I wasn’t the only shopper there sniffing soaps. Time passed more slowly as I savoured the scent of each ‘flavour’ before ordering the Fruit Slices (smells like the hotel rooms at an upscale resort), and Maple Sugar which smells just like the sugar coating on the donuts of the same name.
Much like the lavender farmers who co-host an annual summer festival in July each year, the Skinalicious proprietors host D.I.,Y. soap making workshops and encourage participation and spark passion in their consumers by offering rare and special ingredients like Apricot Shells Exfoliate, Rosemary Powder, and whole Raspberry Seeds. They also have a unique packaging solution.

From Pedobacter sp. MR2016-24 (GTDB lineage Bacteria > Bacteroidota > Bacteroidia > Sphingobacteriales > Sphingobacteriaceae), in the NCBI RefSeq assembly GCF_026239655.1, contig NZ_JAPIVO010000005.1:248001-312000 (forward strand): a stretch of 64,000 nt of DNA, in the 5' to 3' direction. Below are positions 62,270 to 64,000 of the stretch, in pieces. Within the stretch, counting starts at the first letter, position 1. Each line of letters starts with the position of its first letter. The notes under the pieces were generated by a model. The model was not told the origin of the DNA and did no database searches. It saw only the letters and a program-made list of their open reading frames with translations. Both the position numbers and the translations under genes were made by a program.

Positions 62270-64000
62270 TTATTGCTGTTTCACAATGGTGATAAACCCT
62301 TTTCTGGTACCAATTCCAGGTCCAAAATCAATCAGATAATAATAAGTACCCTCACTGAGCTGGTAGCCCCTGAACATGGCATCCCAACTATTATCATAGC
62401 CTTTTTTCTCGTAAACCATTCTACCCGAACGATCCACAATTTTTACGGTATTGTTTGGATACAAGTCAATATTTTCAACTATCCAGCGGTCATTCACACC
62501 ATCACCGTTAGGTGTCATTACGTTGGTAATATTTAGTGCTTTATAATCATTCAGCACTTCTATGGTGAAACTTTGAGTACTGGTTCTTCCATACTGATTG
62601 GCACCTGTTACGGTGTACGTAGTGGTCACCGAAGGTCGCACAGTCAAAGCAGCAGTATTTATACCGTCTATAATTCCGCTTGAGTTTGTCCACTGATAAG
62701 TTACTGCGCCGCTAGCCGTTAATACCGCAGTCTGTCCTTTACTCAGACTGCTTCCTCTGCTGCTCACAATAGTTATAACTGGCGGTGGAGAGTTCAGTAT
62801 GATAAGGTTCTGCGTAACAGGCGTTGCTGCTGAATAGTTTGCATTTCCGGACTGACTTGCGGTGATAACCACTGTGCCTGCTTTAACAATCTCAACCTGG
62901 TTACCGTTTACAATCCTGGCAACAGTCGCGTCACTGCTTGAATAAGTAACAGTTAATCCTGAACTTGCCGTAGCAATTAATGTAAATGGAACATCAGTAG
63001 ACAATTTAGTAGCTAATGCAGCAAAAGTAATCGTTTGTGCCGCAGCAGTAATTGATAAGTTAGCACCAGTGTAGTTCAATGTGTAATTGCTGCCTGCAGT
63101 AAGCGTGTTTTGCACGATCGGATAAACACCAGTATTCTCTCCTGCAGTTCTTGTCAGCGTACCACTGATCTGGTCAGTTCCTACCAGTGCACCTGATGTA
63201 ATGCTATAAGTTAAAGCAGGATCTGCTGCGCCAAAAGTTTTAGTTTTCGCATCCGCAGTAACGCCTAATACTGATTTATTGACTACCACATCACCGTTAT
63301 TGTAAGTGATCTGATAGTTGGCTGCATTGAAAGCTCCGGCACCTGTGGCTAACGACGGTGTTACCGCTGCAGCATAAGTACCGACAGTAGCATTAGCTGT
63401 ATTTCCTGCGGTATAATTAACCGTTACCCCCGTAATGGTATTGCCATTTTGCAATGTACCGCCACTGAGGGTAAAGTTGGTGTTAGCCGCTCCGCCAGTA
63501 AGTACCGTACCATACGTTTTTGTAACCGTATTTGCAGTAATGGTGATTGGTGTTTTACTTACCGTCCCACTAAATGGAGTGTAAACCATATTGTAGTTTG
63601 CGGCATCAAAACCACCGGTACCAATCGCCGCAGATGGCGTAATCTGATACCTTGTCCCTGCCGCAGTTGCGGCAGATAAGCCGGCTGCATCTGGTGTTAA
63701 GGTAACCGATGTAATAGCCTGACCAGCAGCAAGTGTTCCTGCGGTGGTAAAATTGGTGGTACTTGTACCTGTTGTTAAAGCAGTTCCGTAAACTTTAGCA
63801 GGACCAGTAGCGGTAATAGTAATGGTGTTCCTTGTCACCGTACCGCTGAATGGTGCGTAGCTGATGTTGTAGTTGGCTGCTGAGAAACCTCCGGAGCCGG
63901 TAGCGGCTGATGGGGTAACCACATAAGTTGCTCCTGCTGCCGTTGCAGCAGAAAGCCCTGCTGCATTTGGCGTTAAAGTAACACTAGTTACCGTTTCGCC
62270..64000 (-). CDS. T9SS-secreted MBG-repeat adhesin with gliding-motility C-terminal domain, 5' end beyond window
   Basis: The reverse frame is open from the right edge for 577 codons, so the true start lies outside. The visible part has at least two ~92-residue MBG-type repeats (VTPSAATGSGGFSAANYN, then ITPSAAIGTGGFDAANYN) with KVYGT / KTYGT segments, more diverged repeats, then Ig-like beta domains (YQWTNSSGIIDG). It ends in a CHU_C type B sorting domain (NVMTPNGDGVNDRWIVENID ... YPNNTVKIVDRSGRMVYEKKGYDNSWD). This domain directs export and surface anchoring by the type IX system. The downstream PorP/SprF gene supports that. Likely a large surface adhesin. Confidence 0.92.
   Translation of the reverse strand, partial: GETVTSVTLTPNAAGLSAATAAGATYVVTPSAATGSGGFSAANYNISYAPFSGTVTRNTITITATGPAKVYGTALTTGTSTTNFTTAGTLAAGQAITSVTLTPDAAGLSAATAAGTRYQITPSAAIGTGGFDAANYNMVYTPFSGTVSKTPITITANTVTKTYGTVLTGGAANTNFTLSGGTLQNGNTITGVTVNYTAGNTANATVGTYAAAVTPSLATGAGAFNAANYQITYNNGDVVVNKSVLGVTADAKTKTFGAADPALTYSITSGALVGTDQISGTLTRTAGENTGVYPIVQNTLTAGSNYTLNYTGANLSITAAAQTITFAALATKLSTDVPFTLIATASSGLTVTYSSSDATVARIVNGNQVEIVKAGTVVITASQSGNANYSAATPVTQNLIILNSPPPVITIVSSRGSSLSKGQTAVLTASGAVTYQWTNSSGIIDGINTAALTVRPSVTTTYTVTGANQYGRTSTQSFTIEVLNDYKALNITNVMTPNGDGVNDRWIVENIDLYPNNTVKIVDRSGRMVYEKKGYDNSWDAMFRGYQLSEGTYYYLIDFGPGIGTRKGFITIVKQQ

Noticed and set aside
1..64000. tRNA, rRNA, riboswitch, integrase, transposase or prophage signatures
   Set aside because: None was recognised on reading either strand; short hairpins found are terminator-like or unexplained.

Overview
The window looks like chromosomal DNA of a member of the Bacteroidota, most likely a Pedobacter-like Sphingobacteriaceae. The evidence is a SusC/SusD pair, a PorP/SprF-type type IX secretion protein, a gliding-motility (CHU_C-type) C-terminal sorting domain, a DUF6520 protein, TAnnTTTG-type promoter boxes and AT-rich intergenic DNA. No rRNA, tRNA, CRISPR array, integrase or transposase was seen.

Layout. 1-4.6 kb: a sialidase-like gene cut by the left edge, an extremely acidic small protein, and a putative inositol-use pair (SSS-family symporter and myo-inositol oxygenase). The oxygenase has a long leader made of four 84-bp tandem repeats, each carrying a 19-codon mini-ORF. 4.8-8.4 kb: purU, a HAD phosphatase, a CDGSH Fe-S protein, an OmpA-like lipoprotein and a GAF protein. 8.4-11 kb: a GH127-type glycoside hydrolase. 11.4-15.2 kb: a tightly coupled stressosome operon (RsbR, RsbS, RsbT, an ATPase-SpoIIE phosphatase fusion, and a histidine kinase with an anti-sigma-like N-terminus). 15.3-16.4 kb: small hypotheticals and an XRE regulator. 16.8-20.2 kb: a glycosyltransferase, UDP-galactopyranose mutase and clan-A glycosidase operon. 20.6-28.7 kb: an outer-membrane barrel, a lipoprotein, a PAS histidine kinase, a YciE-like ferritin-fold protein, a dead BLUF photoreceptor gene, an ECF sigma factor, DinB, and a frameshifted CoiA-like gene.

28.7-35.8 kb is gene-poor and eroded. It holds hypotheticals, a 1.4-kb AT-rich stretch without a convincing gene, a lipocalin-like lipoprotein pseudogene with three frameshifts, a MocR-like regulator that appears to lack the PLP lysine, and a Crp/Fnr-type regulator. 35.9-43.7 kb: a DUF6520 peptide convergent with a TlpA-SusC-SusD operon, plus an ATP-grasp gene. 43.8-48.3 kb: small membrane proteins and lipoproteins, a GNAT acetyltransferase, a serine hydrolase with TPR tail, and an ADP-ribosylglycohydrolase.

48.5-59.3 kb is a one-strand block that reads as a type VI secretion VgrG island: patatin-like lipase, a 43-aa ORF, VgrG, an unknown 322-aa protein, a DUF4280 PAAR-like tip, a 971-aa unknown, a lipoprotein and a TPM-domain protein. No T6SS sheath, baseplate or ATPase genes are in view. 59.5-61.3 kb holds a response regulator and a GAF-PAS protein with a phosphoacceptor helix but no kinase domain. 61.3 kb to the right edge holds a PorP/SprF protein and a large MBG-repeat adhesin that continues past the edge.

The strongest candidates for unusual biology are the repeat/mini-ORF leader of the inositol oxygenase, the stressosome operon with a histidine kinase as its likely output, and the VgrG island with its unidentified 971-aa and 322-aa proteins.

Each fresh cut bar of soap is wrapped in wax paper bound with a custom printed sticker showing the Skinalicious Brand and the name of the product.
Da-No Sheepskin Slippers for Dads
As I was leaving the venue, another attractive exhibit with a charismatic vendor selling moccasins for men called out to me. Upon inspecting the merchandise and once again looking carefully at the labels (which appear entirely in French), I bought a pair of fur lined leather slippers for my Dad. Richard David the atelier at Da-No. The booties cost me a hundred bucks, but here again I got to meet the man that made the goods (*update – after bringing the slippers home and trying them on in my bare feet I’ve decided to keep them for myself and get my Dad something else!)
This Christmas edition of the One of a Kind Show & Sale runs from November 24 to December 4, 2016. The show opens each morning at 10am and runs till 9pm each night. There’s late night shopping on December 1st only when the show stays open an extra two hours till eleven pm.